The giants step up to the plate and now their own credibility is at stake

In an age of uncertainty, the term 'fake news' has now become part of our collective consciousness. With, according to Statista, over 80% of Americans now having a social media profile and largely one preferred search engine, Google, consumers are now constantly bombarded by different interpretations of stories, with far reaching results.

Some even argue that the outcome of last year's election may have been influenced by the proliferation of such widespread false and misleading information. So, what are the key players at the core of the controversy doing to address this apparent imbalance? And, can they bring a sense of order to our muddied worldview?

Fake it 'til you make it

If you had to think of a two-word phrase that popped up the most in the last six or more months of current affairs coverage, you'd probably have to go with 'fake news'.

The term repeatedly surfaced during the presidential election, as patently made-up stories may muscled their way front and center of a rapidly-evolving, deadline-dominated, and sometimes hysterical news agenda. That much is fact.

Now the dust has settled a little, this has given rise to a general conversation about 'fake news', as the problem is emblematic of opinions of the media as a whole. Social media have come under fire the most due to the low levels of entry, lack of regulation, and the problem that the algorithms used to make content relevant to you can also create a narrow world view that becomes the users' reality.

We want the truth, the whole truth, and nothing but the truth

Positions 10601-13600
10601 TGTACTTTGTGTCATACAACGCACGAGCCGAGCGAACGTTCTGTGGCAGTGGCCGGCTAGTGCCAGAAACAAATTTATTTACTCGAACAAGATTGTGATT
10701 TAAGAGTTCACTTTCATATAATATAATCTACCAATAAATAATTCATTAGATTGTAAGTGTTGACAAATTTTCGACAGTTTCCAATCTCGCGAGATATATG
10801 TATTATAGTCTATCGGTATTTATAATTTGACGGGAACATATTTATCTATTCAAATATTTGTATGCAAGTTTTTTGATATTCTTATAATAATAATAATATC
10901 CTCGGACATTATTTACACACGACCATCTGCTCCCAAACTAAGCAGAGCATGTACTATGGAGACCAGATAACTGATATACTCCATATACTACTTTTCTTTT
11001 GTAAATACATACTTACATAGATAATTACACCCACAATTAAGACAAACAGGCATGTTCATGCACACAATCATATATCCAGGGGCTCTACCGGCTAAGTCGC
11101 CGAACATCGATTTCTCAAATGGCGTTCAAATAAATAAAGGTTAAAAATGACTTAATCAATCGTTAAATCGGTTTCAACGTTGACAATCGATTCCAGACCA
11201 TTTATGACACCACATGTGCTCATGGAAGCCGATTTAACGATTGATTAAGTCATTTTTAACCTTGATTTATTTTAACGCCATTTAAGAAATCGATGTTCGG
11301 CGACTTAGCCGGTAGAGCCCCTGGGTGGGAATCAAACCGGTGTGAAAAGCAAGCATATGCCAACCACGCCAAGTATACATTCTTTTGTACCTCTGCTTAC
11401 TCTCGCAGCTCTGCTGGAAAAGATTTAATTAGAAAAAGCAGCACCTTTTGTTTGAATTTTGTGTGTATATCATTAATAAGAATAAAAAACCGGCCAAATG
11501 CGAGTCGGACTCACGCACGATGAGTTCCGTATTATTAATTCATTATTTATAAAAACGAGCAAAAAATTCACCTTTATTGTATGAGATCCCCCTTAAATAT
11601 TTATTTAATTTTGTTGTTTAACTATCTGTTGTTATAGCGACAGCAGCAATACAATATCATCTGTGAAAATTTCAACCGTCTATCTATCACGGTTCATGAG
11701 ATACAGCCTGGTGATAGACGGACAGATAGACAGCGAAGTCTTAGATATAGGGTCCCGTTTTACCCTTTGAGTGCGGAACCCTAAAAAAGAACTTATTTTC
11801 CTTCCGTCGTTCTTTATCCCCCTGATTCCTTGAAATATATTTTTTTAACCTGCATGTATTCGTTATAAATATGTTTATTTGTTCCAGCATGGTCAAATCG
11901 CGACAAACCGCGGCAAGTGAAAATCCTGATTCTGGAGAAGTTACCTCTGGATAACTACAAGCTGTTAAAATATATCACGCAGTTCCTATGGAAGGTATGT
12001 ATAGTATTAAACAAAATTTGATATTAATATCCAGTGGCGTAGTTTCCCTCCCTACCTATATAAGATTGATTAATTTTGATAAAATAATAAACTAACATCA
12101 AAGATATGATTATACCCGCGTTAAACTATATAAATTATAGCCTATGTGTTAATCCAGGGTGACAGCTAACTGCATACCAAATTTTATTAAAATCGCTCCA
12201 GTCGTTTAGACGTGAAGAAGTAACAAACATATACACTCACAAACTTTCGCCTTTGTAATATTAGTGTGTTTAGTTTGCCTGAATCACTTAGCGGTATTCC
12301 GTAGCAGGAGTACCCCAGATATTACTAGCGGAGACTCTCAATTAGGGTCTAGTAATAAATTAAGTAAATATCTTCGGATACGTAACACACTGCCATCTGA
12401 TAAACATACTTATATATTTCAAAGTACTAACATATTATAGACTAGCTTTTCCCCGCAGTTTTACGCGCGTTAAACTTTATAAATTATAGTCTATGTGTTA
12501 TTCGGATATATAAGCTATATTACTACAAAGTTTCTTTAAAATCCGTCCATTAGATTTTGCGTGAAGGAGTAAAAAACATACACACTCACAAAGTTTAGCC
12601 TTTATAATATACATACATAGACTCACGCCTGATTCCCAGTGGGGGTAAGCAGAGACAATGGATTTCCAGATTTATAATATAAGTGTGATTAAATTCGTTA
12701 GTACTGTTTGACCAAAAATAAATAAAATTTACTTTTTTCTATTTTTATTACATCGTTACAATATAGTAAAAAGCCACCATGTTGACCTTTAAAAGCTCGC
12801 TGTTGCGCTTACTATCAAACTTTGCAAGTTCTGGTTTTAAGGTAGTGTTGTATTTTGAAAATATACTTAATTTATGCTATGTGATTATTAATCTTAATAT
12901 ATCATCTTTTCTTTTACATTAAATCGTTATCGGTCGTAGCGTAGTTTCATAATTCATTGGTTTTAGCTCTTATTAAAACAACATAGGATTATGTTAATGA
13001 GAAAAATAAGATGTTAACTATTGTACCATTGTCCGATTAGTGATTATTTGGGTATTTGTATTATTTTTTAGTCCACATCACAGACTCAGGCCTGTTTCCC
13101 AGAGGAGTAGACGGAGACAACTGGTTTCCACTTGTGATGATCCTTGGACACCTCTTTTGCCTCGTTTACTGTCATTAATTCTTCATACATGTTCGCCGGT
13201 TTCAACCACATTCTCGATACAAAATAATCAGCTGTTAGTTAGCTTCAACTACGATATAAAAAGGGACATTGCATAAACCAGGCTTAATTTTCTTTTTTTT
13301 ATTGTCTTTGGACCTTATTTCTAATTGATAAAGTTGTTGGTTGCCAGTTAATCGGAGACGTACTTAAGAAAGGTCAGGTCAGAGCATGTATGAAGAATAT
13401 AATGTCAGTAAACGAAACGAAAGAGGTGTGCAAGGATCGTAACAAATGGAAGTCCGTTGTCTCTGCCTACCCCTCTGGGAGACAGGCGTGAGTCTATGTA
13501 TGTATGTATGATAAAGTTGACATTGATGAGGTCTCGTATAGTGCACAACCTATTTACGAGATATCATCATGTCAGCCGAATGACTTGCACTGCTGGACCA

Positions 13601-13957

Last year, steps were made to combat the spread of fake news when researchers at Indiana University developed a search engine called Hoaxy. This worked by collecting information to show how fake news and unverified stories spread throughout social media, forming casework for continued study.

In conversation with Reuters, Filippo Menczer, the director of the University's Centre for Complex networks and Systems Research that launched Hoaxy says, "It is a very serious problem…Social media makes it more likely that I am more exposed to false information that I am likely to believe."

But what is being done to tackle the issue by those at the very center of the controversy?

Fact checking from Facebook and Google

Facebook recently outlined their plan to help combat false information in their social network, and it seems that they have a fairly broad strategy that focuses down on three main areas.

Firstly, they will attempt to reduce the financial incentives that may motivate fake news outlets to spread their nonsense, and, secondly, will also develop "new products" to help with the problem. What these products actually are is still a bit of a mystery, but currently include an all-new tool that sits at the top of your news feed highlighting sources and offering tips to help avoid fake news.

Lastly, Facebook want to go down the route of educating people in order to make a more informed decision when it comes to encountering new sources, including tips on spotting suspect URLs, or simply looking for other reports on the topic.

Vague. But a step in the right direction

Google, on the other hand, have taken a rather different approach with their announcement of Fact Check. This new product aims to verify the accuracy of certain reports using outsourced companies to help with the task.

Posts and articles will now appear with a 'Fact Check' tag in order to identify information that has been verified by news publishers and fact checking organizations, in an attempt to improve accountability and transparency.

Unlike Facebook, Google can penalize anyone not adhering to their set of standards and policies, but only time will tell if this approach becomes yet more ammunition for those looking to blame others for their subjective injustices.

Facebook could, of course, refuse those ad buys which kickstart these poisonous posts in the first place...

So there we have it, the big players are stepping up to the plate to offer some clarity in this strange new era of 'alternative facts'. However, the internet is the natural playground for the ingenious and the innovative, so it would be naive to think that these steps alone will be enough to staunch the bleeding.

How they incorporate these steps in to a clear and effective strategy (rather than a mere tactic to temporarily silence their critics) will be the acid test.

In fact, it will test their own credibility to the limits.


Image: The Public Domain Review